Looking back on the madness that is the April 30th filing deadline for individual tax returns, this year’s rush of clients presented me with a number of opportunities to raise awareness of the often overlooked Canada Disability Tax Credit. A number of people I asked about the credit were unaware of its existence and when I told them how much their potential benefit could be, many were left wondering why the CRA hasn’t done a better job of promoting its availability to qualified persons.

Who qualifies?

Although there is an estimated 1.8 million Canadians living with a severe disability, only about 40% of them take advantage of the DTC. The reason for this surprisingly low number may lie in the fact that the Canada Revenue Agency has made the qualification process very frustrating with long wait times, vague qualifying criteria, and an approval team that may not be properly trained in determining medical eligibility. Having said this, the application process is available to any person suffering with a physical or mental disability, or their primary caregiver, who submits a properly filled out Form T2201 from a qualified medical practitioner. Although a submitted Form T2201 is a requirement, this doesn’t necessarily mean an automatic qualification, and is just the first step in the approval process for receiving the credit. CRA will then review the application and make a judgement based on a set of criteria that you can read more about here: https://www.canada.ca/en/revenue-agency/services/tax/individuals/segments/tax-credits-deductions-persons-disabilities/information-medical-practitioners/eligibility-criteria-disability-tax-credit.html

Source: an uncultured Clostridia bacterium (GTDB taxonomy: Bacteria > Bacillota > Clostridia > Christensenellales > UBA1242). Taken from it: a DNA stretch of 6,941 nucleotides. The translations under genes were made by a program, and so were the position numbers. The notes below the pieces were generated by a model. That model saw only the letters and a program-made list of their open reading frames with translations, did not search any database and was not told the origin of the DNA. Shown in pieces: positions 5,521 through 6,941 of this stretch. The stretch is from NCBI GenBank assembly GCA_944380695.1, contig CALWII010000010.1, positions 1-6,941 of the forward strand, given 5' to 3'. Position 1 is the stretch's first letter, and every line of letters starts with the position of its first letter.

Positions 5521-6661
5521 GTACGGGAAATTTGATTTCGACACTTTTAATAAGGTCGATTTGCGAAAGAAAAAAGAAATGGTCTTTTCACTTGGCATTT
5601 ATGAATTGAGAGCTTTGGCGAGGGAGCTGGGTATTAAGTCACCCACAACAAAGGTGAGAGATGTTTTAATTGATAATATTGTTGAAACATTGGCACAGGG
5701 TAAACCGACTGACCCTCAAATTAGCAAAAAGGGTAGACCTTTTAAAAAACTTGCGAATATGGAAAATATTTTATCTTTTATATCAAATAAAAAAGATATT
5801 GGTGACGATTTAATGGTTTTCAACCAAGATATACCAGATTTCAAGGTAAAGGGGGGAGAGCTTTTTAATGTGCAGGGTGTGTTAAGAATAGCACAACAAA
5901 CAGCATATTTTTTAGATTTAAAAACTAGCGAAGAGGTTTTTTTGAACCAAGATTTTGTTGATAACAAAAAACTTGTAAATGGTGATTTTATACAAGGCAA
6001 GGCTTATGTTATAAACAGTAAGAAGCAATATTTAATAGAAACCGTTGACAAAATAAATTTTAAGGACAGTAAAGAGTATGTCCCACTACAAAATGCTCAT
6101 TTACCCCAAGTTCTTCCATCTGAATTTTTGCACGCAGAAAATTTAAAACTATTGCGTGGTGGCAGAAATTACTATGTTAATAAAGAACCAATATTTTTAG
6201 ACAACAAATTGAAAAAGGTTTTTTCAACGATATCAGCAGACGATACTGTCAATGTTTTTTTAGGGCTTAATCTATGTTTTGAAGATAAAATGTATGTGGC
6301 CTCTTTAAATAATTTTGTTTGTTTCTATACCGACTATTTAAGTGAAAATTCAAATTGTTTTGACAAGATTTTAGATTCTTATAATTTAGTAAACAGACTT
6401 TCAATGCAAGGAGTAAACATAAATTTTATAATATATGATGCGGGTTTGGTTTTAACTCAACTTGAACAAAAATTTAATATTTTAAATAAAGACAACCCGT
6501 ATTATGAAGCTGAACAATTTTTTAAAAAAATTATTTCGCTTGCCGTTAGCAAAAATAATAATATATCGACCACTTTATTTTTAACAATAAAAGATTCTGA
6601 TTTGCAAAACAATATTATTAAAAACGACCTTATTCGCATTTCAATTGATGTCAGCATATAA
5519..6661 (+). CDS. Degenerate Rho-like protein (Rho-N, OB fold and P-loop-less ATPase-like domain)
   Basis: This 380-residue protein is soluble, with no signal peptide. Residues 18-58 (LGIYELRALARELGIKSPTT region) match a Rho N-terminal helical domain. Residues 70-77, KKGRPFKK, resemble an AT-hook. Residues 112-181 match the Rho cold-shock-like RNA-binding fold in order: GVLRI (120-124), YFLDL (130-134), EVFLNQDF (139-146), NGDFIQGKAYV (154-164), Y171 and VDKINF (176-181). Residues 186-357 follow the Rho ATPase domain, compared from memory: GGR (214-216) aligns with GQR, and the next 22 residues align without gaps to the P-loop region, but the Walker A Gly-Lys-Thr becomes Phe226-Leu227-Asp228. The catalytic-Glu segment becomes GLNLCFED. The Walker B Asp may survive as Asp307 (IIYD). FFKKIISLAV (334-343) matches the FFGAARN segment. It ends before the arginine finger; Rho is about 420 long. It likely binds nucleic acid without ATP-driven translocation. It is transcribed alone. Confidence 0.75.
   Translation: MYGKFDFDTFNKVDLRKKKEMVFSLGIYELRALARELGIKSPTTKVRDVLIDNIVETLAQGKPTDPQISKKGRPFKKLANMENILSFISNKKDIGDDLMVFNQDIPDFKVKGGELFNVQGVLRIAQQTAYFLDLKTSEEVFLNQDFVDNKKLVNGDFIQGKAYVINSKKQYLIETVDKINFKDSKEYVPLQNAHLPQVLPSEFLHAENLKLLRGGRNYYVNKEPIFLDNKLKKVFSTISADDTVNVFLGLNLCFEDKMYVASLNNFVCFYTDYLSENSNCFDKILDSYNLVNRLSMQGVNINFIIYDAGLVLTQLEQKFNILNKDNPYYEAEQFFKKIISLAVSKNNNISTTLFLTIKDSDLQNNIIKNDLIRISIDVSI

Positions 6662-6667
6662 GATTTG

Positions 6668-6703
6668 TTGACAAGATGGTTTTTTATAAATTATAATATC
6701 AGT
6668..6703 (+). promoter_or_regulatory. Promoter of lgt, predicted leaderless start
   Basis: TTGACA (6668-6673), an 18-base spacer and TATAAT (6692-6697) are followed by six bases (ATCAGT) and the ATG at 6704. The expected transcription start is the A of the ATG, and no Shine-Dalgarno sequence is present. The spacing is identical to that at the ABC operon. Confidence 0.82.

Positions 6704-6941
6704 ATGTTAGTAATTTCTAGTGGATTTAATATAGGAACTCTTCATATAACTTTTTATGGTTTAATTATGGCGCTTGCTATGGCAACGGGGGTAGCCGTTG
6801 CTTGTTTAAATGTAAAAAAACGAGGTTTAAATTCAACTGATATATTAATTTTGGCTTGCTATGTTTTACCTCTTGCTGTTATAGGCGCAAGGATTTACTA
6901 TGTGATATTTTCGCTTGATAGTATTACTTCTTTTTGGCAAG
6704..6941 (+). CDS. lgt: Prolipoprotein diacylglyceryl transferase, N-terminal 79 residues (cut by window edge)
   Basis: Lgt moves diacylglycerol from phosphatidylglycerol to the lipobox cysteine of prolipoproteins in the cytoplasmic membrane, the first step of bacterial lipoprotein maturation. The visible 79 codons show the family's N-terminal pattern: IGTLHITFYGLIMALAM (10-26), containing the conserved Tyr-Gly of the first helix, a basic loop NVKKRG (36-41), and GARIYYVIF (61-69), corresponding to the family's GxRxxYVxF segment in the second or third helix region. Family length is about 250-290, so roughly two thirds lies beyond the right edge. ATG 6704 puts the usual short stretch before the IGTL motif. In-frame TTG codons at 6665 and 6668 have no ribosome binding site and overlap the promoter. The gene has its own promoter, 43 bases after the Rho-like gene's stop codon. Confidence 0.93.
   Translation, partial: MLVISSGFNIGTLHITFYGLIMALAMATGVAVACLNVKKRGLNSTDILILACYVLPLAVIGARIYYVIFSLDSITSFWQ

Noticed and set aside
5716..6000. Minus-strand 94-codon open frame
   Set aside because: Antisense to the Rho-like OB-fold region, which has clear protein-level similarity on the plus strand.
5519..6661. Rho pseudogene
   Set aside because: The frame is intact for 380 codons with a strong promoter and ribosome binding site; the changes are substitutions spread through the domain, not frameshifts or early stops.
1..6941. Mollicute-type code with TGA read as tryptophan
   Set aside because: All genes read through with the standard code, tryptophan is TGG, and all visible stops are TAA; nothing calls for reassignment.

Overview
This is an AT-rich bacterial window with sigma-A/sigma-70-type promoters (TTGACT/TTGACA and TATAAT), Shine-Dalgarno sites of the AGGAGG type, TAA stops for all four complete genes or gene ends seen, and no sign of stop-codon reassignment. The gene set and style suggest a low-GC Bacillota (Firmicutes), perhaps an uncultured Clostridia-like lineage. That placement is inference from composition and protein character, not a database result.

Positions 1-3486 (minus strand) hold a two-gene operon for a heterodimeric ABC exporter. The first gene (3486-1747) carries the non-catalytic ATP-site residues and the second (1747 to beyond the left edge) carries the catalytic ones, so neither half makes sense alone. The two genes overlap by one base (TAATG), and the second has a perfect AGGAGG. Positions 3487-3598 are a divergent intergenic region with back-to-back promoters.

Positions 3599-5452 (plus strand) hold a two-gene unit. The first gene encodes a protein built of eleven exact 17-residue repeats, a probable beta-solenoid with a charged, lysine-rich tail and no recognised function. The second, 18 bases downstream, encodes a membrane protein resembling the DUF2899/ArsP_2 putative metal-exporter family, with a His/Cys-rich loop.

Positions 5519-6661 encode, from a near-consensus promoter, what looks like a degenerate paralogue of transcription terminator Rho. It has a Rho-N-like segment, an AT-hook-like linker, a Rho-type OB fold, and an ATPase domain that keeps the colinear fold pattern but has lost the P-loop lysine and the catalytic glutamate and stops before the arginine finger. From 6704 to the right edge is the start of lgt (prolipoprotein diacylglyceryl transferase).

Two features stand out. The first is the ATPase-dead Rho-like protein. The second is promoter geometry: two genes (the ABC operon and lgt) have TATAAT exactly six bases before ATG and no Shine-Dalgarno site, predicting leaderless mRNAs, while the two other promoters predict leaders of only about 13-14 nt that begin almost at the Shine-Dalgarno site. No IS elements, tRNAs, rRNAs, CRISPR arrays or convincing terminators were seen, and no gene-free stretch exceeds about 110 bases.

How much is it?

Although the approval process is rigorous, the payoff can be quite substantial for those people coping with a disability while working, or the primary caregiver of a person with disabilities. For the 2017 tax year, an adult can expect to receive a federal tax credit of up to $8,113, while a child under 18 years old qualifies for as much as $12,846. These figures represent the maximum federal tax credit for 2017, and the actual benefit will vary based on which Province you live and your reported income for that year. An added bonus is if you have lived with the disability for a number of years, CRA will allow for a claim to be back dated up to 10 years retroactively.

How do I claim it?

The application process is quite simple (fill out and submit a Form T2201), but it does require you have the form filled out by a qualified medical practitioner before submission. Your accountant can also help with reviewing the form and submitting it to the CRA once your qualified medical practitioner has signed off on it. Once your claim has been submitted, the CRA estimates the assessment period will take between 4-10 weeks, although many people have noted this is grossly underestimated and these claims can take several months to process. Frequently additional information is requested from your doctor before approval, and this can extend the approval time. Your best advice is to talk with your accountant to ensure you have all the documentation required before submitting your application to avoid any unnecessary delays.